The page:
• April 17, 2019 3:41 PM EDT
    • I can't seem to find a way that leads to the pictures without being logged in. They have the location buried deep within the site.

    • April 17, 2019 12:59 PM EDT
    • You can see them if you are logged into

    • April 17, 2019 12:55 PM EDT
    • I'd love to see your model Pete, but the pictures are broken links.  Maybe the dreaded httpS ?

    • April 16, 2019 6:12 PM EDT
    • East Broad Top #1 was the original engine bought to lay the track in the 1880s. It survived, and was given a new boiler when The Big Cheese bought a Business Car (#20, Orbisonia.) It spent its final days pulling him around the railroad.



      This is my modified Aster JNR 8550 that I built from a kit. I managed to lose some parts - notably the gasket set, but I soldiered on to get a steam-tight model.



      It has a new stack, but I haven't done any painting yet to get rid of the JNR red or touch up the bolts. The copper top came from Roundhouse (very inexpensive.) The cab is a Bronson-Tate Forney kit from The Train Dept, and I made wooden walkways to match EBT #1. It needs earlier domes, but I haven't done them.

      The tender came from an Accucraft 4-4-0, I think, acquired because it was the right size and had the butane tank. I was determined to convert it to butane, and I bought a 30mm Regner ceramic burner that just fit with a bit of bending. I re-used bits of the Aster tender as #1 had a strange 6-wheel arrangement.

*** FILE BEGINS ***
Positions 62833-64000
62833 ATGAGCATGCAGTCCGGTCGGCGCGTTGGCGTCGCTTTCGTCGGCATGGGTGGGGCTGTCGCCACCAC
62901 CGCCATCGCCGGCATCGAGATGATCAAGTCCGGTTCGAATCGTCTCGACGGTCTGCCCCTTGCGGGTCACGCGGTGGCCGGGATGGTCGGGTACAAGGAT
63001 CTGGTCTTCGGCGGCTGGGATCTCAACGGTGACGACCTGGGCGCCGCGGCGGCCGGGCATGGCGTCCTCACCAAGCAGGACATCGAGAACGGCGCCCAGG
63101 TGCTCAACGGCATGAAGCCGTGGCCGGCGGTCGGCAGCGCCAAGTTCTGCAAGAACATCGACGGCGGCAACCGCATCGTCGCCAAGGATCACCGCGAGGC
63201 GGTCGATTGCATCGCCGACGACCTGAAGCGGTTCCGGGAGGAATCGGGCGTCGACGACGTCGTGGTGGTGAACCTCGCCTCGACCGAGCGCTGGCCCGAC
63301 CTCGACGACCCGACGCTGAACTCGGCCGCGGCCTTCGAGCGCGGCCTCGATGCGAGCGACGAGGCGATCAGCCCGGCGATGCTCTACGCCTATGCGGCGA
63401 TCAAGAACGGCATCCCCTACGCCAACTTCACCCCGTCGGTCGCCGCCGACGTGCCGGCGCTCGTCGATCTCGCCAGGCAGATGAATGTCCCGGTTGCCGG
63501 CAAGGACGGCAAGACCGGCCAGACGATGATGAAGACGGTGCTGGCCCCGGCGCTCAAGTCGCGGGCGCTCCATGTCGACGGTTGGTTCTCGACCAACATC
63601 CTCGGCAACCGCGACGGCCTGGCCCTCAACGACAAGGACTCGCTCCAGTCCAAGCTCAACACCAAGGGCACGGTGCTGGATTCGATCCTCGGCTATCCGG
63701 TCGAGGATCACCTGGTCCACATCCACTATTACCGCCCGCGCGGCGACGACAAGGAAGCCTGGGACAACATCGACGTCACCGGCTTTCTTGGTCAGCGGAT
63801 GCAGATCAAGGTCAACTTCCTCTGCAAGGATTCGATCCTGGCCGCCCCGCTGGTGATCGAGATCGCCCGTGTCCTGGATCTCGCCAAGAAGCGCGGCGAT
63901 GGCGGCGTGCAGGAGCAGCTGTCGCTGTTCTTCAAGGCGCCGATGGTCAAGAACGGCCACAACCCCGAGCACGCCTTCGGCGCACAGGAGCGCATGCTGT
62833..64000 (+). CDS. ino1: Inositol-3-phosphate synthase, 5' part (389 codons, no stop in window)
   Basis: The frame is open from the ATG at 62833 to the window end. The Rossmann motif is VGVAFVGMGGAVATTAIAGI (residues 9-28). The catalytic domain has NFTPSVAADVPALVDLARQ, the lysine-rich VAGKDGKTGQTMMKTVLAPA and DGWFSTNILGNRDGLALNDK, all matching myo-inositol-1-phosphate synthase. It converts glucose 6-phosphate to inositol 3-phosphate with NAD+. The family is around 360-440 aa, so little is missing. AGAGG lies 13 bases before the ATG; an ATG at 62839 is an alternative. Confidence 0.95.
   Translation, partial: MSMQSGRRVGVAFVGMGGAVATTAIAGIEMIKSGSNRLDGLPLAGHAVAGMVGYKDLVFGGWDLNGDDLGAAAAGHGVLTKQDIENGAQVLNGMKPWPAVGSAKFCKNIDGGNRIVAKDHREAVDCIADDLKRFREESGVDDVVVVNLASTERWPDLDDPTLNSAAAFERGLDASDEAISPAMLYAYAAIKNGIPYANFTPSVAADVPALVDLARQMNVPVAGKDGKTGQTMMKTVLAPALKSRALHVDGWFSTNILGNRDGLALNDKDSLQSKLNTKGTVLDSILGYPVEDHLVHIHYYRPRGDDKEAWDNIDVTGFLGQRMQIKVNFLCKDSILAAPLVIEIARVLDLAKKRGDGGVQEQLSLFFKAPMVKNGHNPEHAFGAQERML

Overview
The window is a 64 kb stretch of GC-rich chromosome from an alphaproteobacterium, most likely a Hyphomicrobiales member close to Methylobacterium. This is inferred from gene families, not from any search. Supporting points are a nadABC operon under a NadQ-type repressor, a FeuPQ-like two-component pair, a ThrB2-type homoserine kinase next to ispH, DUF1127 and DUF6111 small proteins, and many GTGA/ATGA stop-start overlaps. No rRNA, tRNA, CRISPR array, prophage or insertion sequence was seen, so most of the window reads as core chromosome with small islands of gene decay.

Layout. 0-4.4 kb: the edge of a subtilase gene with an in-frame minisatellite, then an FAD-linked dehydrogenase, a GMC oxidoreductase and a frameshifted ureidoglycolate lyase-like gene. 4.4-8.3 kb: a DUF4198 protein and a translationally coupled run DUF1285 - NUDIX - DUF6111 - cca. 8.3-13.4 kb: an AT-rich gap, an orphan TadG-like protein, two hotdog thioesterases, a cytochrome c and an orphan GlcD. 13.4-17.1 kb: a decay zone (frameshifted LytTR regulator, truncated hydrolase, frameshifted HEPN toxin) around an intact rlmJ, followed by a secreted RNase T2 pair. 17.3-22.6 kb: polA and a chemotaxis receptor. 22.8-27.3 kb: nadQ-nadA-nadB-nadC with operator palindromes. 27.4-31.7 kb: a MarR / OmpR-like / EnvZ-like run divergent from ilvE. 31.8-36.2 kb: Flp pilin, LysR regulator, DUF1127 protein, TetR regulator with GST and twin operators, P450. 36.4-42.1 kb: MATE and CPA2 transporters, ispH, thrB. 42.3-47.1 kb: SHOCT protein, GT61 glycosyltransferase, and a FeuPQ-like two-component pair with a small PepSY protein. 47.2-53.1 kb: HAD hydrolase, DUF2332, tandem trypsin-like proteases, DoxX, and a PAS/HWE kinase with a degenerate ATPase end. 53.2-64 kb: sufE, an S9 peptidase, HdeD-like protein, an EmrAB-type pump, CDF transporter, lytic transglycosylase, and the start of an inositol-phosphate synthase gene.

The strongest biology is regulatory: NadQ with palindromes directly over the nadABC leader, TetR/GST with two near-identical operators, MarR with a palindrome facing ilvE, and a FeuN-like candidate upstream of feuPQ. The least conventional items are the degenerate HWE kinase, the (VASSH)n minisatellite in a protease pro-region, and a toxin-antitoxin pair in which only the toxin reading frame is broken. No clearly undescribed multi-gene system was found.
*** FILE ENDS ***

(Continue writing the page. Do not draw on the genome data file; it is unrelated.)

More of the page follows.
The conversion isn't particularly successful, as you can't see what is going on. I need to run a suction fan until there is enough steam for the blower, just like an alky, as there isn't enough room for the gas to escape? It does run on rollers, so more experimentation is needed on the track.

      In any case, I can't spend any more time on it so it will soon be For Sale. If anyone wants to return it back to alcohol I have all the tender parts and the burner. I don't think I did anything that isn't reversible. (PM me if you have any interest.)

    • February 12, 2019 10:58 AM EST
    • That’s a fine looking engine, Gerd.  Your metal working skills are top notch. Thanks for taking us on this journey with you. Would love to see a video of it in action one day. 

    • February 12, 2019 10:10 AM EST
    • All that work did indeed make a handsome little locomotive.

    • February 12, 2019 2:18 AM EST
    • Hello, here's the final report on this project.

      Since I was not able to get a second headlight which matched the already installed one, I decide to make two new headlights from stock. The parts are made on the lathe and mill.

      To mount the headlight on the tender, I also made a small pedestal from sheet brass.

      I also added the lettering to the tender and some detail parts like the re-rail frogs. Now the tender is complete and I can start the final tasks on the loco itself.